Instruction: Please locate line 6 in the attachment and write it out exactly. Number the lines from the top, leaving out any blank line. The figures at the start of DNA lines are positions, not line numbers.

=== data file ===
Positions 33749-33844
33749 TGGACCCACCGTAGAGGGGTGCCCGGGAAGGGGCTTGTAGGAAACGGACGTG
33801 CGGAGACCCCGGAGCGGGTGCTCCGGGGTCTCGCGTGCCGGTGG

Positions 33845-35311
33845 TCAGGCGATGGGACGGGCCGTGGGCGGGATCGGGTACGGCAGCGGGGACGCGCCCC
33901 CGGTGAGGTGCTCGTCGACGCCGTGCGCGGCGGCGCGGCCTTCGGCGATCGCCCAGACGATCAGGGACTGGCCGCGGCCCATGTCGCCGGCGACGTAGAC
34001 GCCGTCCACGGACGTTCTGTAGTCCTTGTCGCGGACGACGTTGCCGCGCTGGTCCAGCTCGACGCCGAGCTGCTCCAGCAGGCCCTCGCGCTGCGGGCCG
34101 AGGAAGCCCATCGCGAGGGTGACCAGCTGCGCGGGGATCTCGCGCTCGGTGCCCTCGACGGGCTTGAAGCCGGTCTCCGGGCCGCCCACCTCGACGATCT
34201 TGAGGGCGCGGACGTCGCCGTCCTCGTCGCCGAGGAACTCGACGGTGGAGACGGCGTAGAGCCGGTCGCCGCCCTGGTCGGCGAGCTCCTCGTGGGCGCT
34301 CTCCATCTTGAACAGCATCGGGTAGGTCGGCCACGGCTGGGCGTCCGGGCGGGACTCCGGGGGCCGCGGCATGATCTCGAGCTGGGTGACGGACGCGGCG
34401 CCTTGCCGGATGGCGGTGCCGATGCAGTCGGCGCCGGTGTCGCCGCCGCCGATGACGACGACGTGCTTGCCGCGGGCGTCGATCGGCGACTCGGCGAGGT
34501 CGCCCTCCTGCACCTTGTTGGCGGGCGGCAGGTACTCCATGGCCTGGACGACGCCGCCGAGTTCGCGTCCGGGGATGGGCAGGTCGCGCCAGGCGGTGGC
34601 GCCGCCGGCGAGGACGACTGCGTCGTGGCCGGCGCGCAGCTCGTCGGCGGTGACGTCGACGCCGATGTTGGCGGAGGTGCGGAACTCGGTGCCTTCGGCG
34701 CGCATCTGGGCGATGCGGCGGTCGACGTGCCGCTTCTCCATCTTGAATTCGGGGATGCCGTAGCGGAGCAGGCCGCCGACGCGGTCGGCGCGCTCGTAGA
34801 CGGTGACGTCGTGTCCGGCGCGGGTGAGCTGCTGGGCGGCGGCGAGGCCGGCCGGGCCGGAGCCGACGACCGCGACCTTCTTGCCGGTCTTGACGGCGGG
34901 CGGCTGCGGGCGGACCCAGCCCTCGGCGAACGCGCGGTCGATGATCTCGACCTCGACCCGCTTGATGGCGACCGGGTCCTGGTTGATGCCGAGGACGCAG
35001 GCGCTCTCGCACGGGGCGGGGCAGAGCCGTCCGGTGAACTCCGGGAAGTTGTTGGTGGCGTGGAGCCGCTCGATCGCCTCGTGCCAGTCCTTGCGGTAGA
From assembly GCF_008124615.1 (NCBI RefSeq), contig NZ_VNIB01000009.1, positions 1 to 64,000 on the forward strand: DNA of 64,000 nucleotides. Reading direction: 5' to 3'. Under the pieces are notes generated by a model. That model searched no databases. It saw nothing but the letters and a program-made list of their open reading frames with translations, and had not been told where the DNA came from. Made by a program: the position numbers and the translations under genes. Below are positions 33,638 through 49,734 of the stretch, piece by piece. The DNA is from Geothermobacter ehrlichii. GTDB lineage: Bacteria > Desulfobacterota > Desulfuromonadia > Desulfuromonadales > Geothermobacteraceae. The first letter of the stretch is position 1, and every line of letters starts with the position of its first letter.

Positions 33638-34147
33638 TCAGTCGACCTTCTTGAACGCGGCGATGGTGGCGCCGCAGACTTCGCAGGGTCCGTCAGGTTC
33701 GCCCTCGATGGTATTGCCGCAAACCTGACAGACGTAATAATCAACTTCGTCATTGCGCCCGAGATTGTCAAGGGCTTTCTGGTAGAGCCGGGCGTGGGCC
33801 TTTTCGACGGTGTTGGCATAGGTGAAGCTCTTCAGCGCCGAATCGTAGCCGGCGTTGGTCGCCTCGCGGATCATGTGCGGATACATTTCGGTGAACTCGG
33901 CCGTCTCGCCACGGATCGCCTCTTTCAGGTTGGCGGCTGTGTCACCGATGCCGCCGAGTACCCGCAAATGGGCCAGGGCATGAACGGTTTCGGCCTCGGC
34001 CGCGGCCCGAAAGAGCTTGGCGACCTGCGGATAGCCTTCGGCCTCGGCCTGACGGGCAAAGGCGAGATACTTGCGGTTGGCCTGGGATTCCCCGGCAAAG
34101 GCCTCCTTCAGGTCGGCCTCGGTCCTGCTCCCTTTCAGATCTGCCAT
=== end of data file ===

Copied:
33901 CGGTGAGGTGCTCGTCGACGCCGTGCGCGGCGGCGCGGCCTTCGGCGATCGCCCAGACGATCAGGGACTGGCCGCGGCCCATGTCGCCGGCGACGTAGAC